Independent Square
1 Independence Square between Main Street and Laura Street

This was the tallest building in Florida when it was completed in 1974. The design of the 535-foot tower by KBJ Architects of Jacksonville featured a sloping base and large corner frames to provide a distinctive profile. The adjacent 23-story SunTrust Tower was erected in 1989.


Jacksonville Landing
2 West Independent Drive

The Rouse Company, founded by James Rouse in 1939, pioneered the development of outdoor festival marketplaces, typically at water’s edge, in the 1980s. Jacksonville Landing on the north bank of the St. Johns River was one of its prized projects with 125,000 square feet of shopping and dining space. There was a weeklong celebration when “The Landing” opened its doors on June 25, 1987.

Main Street Bridge
Main Street at St. Johns River

Eight bridges span the St. Johns River, Florida’s longest waterway, at Jacksonville; all of them allow tall ships to pass. This lift bridge opened in 1941. It’s official name is the John T. Alsop Jr. Bridge, carrying the name of one of Theodore Roosevelt’s Rough Riders who returned to Jacksonville after the Spanish-American War and logged nearly twenty years as mayor.


Bostwick Building
101 East Bay Street

The First National Bank, organized in 1874 as Florida’s first bank, constructed a bank on this site in 1880. After the Great Fire of 1901 they rapidly rebuilt on plans drawn by J.H.W. Hawkins, who had cut his architectural teeth in Lincoln, Nebraska and Wilkes-Barre, Pennsylvania after graduating from Cornell University in 1877. Hawkins used pressed gray Roman brick trimmed in limestone to create the classically-inspired building with arched openings and a metal cornice. Actually Hawkins only designed 60% of the building you see today; a seamless 1919 addition expanded the space along Bay Street. Today the 1902 bank stands boarded up, hoping for a structural overhaul and adaptive reinvention. Since the 1990s the boards have been painted as if a restless jaguar were trapped inside. Actually the building has not served as a bank for well over 80 years and its record as a house of finance borders on the tragic. The First National Bank failed within a year. It was replaced by the Guaranty and Trust Savings Bank which failed in 1922. The next bank that moved in, the Brotherhood State Bank, collapsed in 1924 and head cashier Thomas R. Hendricks committed suicide in his office. The only bright spot for money men in this building came in 1931 wen W.M. Bostwick, Jr. repaid all of his depositors who lost money when the Guaranty and Trust Savings Bank was forced to shutter years earlier. The Bostwick family has owned the building since the 1930s.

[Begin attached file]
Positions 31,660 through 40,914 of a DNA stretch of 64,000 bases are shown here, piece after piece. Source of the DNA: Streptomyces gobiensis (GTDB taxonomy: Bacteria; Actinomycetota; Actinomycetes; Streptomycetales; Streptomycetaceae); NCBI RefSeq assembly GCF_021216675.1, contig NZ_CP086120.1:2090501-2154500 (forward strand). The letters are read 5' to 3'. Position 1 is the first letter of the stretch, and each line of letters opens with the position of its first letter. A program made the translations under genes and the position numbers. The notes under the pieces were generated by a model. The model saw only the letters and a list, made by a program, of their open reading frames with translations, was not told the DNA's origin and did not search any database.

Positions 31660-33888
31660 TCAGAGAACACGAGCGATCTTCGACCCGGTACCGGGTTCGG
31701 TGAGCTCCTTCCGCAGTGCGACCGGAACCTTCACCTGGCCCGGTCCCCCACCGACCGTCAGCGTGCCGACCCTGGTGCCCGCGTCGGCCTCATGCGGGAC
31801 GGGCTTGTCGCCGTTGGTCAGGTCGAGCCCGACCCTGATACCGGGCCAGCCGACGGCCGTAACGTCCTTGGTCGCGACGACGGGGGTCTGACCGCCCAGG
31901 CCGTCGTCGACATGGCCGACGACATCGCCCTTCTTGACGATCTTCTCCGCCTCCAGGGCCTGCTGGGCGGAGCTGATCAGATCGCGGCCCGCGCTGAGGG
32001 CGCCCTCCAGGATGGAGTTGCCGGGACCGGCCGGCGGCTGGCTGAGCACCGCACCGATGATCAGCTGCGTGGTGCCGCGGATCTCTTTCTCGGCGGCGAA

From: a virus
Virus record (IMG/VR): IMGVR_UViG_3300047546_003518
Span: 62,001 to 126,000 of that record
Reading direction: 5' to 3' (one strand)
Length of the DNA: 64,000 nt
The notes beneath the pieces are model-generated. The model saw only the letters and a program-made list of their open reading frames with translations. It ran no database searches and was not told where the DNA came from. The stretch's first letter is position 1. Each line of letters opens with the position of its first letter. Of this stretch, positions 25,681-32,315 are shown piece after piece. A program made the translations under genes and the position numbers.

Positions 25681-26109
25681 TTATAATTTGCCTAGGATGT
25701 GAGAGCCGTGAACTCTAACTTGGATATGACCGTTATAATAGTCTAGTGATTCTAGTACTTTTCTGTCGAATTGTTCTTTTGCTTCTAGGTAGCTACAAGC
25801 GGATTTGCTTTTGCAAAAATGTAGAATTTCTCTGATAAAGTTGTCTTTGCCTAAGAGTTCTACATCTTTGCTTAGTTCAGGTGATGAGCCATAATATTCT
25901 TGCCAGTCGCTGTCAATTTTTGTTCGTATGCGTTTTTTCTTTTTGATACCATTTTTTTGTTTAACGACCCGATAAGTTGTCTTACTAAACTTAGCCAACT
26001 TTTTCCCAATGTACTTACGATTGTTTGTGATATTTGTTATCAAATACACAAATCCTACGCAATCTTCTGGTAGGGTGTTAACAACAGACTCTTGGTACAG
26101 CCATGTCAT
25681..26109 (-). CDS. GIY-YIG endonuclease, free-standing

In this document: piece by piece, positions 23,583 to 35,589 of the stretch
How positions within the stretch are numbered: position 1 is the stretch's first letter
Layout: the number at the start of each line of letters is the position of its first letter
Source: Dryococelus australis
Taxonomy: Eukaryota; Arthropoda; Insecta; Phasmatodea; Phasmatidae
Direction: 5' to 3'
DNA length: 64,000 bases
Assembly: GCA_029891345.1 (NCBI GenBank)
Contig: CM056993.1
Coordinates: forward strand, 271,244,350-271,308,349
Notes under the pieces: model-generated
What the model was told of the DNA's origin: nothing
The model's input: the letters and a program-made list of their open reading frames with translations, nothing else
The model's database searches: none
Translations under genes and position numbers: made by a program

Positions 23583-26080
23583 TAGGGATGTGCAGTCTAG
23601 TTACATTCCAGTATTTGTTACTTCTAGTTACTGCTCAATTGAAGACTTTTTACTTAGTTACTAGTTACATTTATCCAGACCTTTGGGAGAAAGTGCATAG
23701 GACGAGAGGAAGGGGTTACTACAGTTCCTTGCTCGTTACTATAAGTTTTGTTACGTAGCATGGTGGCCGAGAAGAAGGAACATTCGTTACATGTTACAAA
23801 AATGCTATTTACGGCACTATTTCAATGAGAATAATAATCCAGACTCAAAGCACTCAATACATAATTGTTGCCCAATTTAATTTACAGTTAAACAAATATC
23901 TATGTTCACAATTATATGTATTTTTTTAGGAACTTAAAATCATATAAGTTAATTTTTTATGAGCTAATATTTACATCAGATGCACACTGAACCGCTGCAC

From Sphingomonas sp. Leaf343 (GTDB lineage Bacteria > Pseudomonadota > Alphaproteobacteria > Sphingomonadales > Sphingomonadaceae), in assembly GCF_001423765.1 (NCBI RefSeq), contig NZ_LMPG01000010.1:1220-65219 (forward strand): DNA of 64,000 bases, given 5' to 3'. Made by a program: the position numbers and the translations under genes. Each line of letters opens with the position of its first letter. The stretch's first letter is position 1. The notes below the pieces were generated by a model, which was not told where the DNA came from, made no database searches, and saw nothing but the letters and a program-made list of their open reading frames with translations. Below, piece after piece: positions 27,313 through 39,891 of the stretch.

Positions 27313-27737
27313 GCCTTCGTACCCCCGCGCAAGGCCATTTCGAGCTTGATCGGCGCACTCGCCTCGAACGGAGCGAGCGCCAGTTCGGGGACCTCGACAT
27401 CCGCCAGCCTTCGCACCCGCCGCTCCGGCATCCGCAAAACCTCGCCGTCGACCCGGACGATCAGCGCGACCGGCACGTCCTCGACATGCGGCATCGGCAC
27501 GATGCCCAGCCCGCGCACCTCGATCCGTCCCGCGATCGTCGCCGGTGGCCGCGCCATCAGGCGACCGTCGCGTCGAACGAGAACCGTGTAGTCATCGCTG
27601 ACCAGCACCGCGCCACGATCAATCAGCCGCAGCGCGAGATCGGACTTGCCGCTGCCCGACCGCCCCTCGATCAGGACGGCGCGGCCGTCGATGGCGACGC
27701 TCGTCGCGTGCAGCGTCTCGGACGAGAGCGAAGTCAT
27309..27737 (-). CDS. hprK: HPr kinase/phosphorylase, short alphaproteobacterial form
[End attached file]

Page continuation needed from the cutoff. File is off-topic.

Holmes Block
107-117 East Bay Street